- Identify risks: identification of what, why and how events arise as the basis for further analysis.
- Analyse risks: the determination of existing controls and the analysis of risks in terms of the consequence and likelihood in the context of those controls. The analysis should consider the range of potential consequences and how likely those consequences are to occur. Consequence and likelihood are combined to produce a priority rating for the risk.
- Treat risks: for higher priority risks, Charity-Care is required to develop and implement specific risk management plans, including funding considerations. Lower priority risks may be accepted and monitored.
- Monitor and review: oversight and review of the risk management system and any changes that might affect it. Monitoring and reviewing occur concurrently throughout the risk management process.
- Communication and consultation: appropriate communication and consultation with internal and external stakeholders should occur at each stage of the risk management process as well as on the process as a whole.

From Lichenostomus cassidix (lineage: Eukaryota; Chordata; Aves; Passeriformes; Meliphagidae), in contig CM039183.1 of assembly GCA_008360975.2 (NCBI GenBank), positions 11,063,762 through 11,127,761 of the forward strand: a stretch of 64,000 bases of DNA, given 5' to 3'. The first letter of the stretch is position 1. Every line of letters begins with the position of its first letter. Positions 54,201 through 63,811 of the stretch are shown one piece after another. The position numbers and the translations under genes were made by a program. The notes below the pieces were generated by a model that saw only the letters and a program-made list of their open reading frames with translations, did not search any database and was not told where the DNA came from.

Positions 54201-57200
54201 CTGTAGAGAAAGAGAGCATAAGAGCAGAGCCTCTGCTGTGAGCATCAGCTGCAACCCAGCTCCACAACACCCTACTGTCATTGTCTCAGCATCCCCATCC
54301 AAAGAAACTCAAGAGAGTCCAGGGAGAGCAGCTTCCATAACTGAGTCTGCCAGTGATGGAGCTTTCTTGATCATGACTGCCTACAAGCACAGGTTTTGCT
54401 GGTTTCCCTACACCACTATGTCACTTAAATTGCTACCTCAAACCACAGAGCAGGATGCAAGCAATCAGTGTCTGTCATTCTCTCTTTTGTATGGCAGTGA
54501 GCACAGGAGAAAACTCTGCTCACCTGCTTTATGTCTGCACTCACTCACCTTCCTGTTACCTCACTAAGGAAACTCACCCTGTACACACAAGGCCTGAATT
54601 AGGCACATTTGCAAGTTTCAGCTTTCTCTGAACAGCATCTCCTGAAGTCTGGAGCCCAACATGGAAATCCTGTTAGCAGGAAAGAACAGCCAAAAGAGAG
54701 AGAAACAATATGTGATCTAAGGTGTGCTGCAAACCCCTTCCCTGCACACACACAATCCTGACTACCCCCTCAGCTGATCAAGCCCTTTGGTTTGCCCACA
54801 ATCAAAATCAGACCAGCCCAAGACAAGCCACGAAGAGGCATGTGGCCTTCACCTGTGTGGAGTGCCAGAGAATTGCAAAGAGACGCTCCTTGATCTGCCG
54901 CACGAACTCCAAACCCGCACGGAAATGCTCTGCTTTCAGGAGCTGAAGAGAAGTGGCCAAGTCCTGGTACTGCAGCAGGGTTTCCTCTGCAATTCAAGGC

|Establishing the context|
Registering not-for-profit or charitable organisations
The company structure
Under a company structure, charitable or not-for-profit organisations will generally be registered as public companies that are limited by guarantee. Limited by guarantee means the liability of the company’s members is limited to the amount the members undertake to contribute to the property of the company if it is wound up.
Registration of a company creates a legal entity separate from its members. The company can hold property and can sue and be sued.
Companies are registered under the Corporations Act 2001, which is Commonwealth legislation administered by ASIC. A company’s registration is recognised Australia-wide.
At the very least, a public company must:
- have at least three directors and one secretary
- have at least one member
- have a registered office address and principal place of business located in Australia